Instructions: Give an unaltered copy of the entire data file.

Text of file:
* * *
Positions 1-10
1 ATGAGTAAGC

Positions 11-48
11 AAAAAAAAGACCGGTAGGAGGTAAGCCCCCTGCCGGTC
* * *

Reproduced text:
Positions 1-10
1 ATGAGTAAGC

Positions 11-48
11 AAAAAAAAGACCGGTAGGAGGTAAGCCCCCTGCCGGTC